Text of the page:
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The Lore Lindu National Park is a huge forested protected area in the districts of Donggala and Poso in Central Sulawesi, declared a UNESCO Biosphere Reserve since 1978.
The Park, located south of the town of Palu, covers an area of 2,180 square km with altitudes ranging from 200 to 2,300 meters above sea-level (asl) and harbours lush forests filled with spectacular wildlife. The vast range of altitudes gives way to the existence of multiple ecosystems, including lowland tropical forest, sub-montane forest, montane forest, and sub-alpine forests at altitudes over 2,000 meters above sea level.
This nature reserve provides habitat to almost every species of mammal and birds on the island, over 50% of which are endemic to Sulawesi, including the Babirusa: a bizarre pig-like creature with 4 huge tusks, the Mountain Anoa: a dwarf buffalo, and the Pygmy Tarsier: the world’s smallest primate, barely the size of a rat.
Aside from its rich wildlife and picturesque landscapes, the Lore Lindu National Park contains over 400 granite megaliths in the Bada Valley, varying in size from just a few centimeters to 4.5 meters tall, the largest found in Indonesia. Various archaeological studies have dated the monuments from between 3000 BC to 1300 AD.
The park’s boundaries are marked by the Palolo Valley in the north, the Napu Valley to the east, and the Bada Valley to the South. The western boundary is defined by a row of narrow valleys, collectively known as the Kulawi Valley. The Pololo, Napu, Lindu and Besoa valleys were once lakes, but are now only partially filled with sediment. Lake Lindu is the only large lake still remaining today. There are 117 villages in and around the park, belonging to the Kaili, Kulavi and Lore ethnic groups.
Lore Lindu was declared a UNESCO Biosphere Reserve in 1978, and was formed through the unification of three existing reserves: The Lore Kalamanta Nature Reserve, the Lake Lindu Recreation and Protection Forest, and the Lore Lindu Wildlife Reserve.
Deforestation of the park is still a problem as a result of illegal logging and land encroachment for agricultural activities, and poses a large threat to Lore Lindu. Management is still working on improving law enforcement of the areaandraising awareness of the importance of forest preservation.
The nearest air transport hubs are Makassar in South Sulawesi and Manado in North Sulawesi, both of which have domestic flights to the towns of Palu, Poso and Luwuk in Central Sulawesi, from Jakarta and all the major cities around Indonesia, and a few International flights. There are international flights to Manado from Singapore and Davao in The Philippines, and from Singapore and Kuala Lumpur, Malaysia, to Makassar.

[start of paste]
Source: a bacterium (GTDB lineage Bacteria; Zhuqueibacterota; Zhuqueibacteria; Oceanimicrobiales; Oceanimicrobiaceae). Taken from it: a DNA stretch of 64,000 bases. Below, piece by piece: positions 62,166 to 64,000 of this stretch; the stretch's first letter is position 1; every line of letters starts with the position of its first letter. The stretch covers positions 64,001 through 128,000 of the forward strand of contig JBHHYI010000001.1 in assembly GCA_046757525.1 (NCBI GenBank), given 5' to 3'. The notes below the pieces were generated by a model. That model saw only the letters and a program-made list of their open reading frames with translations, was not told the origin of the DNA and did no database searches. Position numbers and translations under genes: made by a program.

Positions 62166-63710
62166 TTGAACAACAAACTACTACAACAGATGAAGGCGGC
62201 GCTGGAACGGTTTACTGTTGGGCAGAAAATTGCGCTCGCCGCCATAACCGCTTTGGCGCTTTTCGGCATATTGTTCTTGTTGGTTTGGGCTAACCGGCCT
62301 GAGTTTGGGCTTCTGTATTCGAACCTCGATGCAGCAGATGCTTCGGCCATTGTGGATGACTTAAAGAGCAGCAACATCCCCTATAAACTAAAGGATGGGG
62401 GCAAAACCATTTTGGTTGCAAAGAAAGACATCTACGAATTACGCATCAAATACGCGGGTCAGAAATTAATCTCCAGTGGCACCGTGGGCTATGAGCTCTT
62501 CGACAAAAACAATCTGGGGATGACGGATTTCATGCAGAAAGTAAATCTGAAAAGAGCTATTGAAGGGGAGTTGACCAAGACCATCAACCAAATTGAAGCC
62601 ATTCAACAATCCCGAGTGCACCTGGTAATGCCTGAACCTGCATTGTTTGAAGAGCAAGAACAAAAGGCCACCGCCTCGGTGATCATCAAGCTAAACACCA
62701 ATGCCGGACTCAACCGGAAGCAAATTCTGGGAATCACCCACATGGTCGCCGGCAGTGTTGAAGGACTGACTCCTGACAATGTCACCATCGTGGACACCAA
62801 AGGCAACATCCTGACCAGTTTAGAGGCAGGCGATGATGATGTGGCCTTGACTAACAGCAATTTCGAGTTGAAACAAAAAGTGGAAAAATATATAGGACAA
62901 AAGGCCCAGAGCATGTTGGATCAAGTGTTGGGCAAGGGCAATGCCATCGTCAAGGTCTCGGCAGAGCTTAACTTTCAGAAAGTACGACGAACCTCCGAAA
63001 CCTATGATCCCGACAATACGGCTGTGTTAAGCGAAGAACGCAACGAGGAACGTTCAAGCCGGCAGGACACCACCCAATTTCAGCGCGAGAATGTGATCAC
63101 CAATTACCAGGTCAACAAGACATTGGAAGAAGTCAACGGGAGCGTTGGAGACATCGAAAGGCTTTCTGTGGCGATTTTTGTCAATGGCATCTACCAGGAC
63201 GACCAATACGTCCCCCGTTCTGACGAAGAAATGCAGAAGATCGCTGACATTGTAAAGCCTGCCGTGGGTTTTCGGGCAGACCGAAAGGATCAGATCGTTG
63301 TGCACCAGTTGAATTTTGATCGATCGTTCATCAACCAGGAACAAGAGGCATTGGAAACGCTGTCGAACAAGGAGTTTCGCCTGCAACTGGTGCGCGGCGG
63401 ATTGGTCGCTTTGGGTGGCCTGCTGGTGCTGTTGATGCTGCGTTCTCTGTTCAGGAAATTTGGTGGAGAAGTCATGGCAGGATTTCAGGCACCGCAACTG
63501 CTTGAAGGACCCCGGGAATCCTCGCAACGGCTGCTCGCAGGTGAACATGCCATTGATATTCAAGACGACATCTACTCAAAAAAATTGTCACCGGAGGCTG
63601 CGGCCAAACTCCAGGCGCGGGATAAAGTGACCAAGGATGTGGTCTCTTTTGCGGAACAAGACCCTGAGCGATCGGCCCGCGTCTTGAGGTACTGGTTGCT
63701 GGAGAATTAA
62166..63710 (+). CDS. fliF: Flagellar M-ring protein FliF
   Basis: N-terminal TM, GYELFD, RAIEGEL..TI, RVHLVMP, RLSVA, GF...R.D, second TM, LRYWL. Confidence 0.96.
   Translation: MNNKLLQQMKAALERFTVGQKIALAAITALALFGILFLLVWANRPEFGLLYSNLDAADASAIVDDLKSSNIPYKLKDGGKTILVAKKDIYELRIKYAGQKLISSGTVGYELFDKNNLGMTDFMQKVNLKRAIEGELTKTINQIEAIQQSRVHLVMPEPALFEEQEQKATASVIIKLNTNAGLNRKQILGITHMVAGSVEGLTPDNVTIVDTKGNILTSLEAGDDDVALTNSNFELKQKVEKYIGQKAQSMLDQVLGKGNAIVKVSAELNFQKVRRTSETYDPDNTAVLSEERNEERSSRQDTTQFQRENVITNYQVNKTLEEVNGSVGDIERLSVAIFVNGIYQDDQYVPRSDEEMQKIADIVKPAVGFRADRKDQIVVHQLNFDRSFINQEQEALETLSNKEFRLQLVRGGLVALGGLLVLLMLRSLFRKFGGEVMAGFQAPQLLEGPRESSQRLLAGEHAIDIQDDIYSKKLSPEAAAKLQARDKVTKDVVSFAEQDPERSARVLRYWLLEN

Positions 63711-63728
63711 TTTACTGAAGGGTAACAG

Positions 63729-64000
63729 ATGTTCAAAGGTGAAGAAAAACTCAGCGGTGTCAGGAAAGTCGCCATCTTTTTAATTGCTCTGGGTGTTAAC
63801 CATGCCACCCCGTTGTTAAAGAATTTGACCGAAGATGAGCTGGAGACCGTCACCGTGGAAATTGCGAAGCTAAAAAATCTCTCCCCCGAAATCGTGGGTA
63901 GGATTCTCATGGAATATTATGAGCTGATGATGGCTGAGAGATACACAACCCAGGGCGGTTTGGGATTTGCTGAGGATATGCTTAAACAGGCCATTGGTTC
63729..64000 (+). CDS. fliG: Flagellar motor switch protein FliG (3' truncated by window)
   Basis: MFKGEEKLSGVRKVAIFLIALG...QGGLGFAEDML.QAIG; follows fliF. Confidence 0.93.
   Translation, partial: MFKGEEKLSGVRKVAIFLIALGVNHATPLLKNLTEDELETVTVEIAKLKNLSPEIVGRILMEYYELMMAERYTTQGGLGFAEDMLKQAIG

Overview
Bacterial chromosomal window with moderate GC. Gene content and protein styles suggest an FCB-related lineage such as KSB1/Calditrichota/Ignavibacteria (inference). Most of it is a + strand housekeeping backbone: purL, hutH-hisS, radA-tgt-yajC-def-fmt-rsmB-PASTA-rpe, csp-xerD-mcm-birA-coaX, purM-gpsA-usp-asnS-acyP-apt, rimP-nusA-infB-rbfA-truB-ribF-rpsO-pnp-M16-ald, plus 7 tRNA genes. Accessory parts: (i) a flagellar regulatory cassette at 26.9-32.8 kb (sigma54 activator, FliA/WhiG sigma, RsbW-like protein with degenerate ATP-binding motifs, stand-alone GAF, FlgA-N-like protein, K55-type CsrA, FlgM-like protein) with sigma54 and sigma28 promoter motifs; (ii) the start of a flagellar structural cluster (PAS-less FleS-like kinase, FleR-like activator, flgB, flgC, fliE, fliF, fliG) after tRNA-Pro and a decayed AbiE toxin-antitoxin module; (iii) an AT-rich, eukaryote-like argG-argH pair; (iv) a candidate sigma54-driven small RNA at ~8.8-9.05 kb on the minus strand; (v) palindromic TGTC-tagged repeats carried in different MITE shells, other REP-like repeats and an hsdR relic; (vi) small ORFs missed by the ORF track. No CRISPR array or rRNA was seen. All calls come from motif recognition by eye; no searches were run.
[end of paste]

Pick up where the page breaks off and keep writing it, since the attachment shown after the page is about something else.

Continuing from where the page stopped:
Both of the airports listed above have flights to Palu, a small city in Central Sulawesi. Mutiara Airport in Palu is a domestic only airport with flights available from Jakarta, Surabaya, Balikpapan, Manado and Makassar.
From 15 June 2012 Batavia Air flies Jakarta-Palu daily, leaving Jakarta at 02.45 am West Indonesia Time, arriving Palu at 06.25 Central Indonesia Time. The return flight leaves Palu at 07.0 am and arrives Jakarta 08.40 local time. (For bookings click www.batavia-air.com)
Starting 11 August 2012, Lion Air flies Jakarta - Poso v.v. three times weekly via Makassar, on Tuesdays, Thursdays and Saturdays (for information and booking click www.lionair.co.id)
From Palu, you can hire a car or jeep to take you to the park which is about 50 kilometers away. The drive will take approximately 2 ½ hours. It may also be a good idea to get a local guide that specializes in birding tours. Many of them have excellent knowledge of the various species of birds and wildlife, with years of experience and knowledge in how to spot key species in order to make the most of your trip to Lore Lindu.
Lore Lindu is a national park, and as such, you will need official permission to enter. If you are arranging your trip through a local agent or guide, they will sort this out for you. If you are on your own, you will have to visit :
The National Park Head office in Palu.
Jalan Mawar No. 10, Palu, Sulawesi Tengah. Tel/Fax: +62 0451 423608
Due to heavy rainfall of up to 4,000mm a year in the southern part of Lore Lindu, the best time to visit would be during the dry season which is between July and September. The heaviest rain period occurs during the monsoon season which lasts from November to April.